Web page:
Review: Sarah J. Maas’ Throne of Glass

throne of glassTitle: Throne of Glass
Series: Throne of Glass
Author: Sarah J. Maas
Genre: 
Young Adult Fiction, Fantasy
Publication Date: August 7th, 2012
Pages: 
404
Publisher:
 Bloomsbury USA Children’s
Rating: 

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After serving a year in Adarlan’s harshest labor camp, eighteen-year-old assassin Celaena Sardothien is dragged before the Crown Prince. He offers her freedom in exchange for her acting as his champion in a competition to become the royal assassin.

She will face of against men who are thieves, murderers, and warriors all supported by members of the king’s council. But it turns out the completion isn’t the most dangerous part of being at court, soon other contestants end up dead in the most gruesome positions. Celeana must investigate to avoid the same fate, and her search leads her to a greater destiny than she ever imagined.

I know I’m super late to the Sarah J. Maas party, but please bear with me.

Sarah J. Maas’ writing is beautiful and really fits with high fantasy genre. The book is told in third person and includes point-of-view changes. It usually revolves around Celaena, but occasionally there is a section or paragraph from a different pov. The pacing in Throne of Glass is on point. Nothing is rushed, but I also didn’t feel like I was struggling to get to the next chapter. I also have to praise Sarah J. Maas’ dialogue—so so good.

The setting of a medieval-esque kingdom and castle at first seems very typical. But the situation the kingdom of Adarlan is in quickly sets it apart. Basically, Adarlan is ruled by a bloodthirsty king who has overtaken almost all the other kingdoms. I liked that we were placed in “bad” kingdom, because it creates tension and conflict for a lot of the characters there.

The world Mass’ creates also includes magic. I wasn’t expecting magic or myths really in this story when I started it. But, then there were mentions of how magic has vanished along with the Faes and such. There’s just a taste of it in this novel, but it sounds super intruiging and I can’t wait to see where she goes with it.

All of the characters in this book were very fleshed out. Even minor characters had very distinct and purposeful roles.

Celaena is obviously the main character. I love her. She’s driven, stubborn, and super witty. Like her dialogue is so sarcastic and perfect. I just think she’s amazing. I mean, she’s this eighteen-year-old assassin who can plot and execute peoples’ deaths in ways I can’t even fathom. She’s also developed really well. At the beginning of the novel Celaena’s leaving the death camp, weak, almost dead, and very bitter. When she goes to train at the castle she starts to regain her strength—once again becoming the best—but she also starts to open herself up to the people and causes around her.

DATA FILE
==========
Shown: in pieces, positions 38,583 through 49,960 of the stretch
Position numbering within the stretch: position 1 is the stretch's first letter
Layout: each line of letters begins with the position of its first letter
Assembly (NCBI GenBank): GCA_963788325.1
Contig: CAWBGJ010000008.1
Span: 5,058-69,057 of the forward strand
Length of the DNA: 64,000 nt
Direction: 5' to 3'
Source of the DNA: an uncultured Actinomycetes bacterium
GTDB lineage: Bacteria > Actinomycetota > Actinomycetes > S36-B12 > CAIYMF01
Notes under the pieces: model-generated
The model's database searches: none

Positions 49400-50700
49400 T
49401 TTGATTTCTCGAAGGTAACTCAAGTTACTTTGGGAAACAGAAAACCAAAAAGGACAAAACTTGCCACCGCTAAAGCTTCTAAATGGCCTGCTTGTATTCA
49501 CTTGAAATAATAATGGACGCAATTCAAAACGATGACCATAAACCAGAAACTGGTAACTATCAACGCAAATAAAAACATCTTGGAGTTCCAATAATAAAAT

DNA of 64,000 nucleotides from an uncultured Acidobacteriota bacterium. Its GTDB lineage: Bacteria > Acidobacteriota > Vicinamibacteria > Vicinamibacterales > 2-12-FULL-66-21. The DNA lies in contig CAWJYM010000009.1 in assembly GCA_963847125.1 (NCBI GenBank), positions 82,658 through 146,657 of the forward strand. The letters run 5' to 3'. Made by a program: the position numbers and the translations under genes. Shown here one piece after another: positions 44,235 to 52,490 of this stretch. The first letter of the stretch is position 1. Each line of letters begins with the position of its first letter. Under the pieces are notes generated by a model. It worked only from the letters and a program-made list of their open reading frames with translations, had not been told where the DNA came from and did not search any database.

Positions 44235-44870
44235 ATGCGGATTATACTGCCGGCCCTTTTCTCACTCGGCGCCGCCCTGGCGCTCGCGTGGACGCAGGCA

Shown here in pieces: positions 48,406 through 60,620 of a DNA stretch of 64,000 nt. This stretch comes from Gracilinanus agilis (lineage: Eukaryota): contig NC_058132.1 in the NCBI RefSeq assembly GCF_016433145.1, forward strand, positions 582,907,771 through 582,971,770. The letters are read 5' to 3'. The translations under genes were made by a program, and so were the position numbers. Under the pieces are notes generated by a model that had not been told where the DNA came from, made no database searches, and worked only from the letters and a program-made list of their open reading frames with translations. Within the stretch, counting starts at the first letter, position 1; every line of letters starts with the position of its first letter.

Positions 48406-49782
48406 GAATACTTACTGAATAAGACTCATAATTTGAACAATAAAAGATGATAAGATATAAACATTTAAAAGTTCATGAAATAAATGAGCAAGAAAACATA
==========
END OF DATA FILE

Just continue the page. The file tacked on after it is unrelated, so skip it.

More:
Prince Dorian is the one that gets Celaena in the whole mess of the competition. He’s great from the first moment he appears on the page. He adds a bit of fun and lightness to the story, which is needed because it can get a little dark and heavy That being said, he’s not just a fluff character. Dorian does have his own issues and troubles that give him complexity.

I had an opposite instant reaction to Chaol—the captain of the guard. At first I was kind of annoyed with him, he came off as very stuffy. In his review, Jesse the Reader mentioned that Chaol reminds him of Four. I can totally see it. He’s the tough mentor who becomes very protective of his mentee. And that development and insight on him drove me to liking him.

I’m going to add here that there is a romance. I’m not going to give anything away other than saying it’s done very well. As I said, the pacing in this novel is great and that extends to the romance. It doesn’t feel rushed, insta-lovey, or unrealistic. It’s very subtle and doesn’t take front seat over Celena or the trials that are going on.

I am so excited about the King. He definitely is not a nice dude. There’s little glimpses of him in Throne of Glass, but I feel like there’s more on his agenda and going on with him.

Throne of Glass is fantastic, phenomenal, all the other amazing adjectives start to a series. There was so much hype, but I still didn’t imagine myself loving it as much as I did. I’m dying to read Crown of Midnight. You can find it on Amazon and the author at sarahjmaas.com. Let me know what you think about it in the comments. Plus leave recommendations for my next book!

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6 thoughts on “Review: Sarah J. Maas’ Throne of Glass

  1. Kandace says:

    Great review! I just read this too, and while my first impressions of the book weren’t as positive as yours, I love the rest of the series. I think it gets better EVERY BOOK. I’m excited to read what you think, hopefully you’ll review those, too. 🙂

    Like

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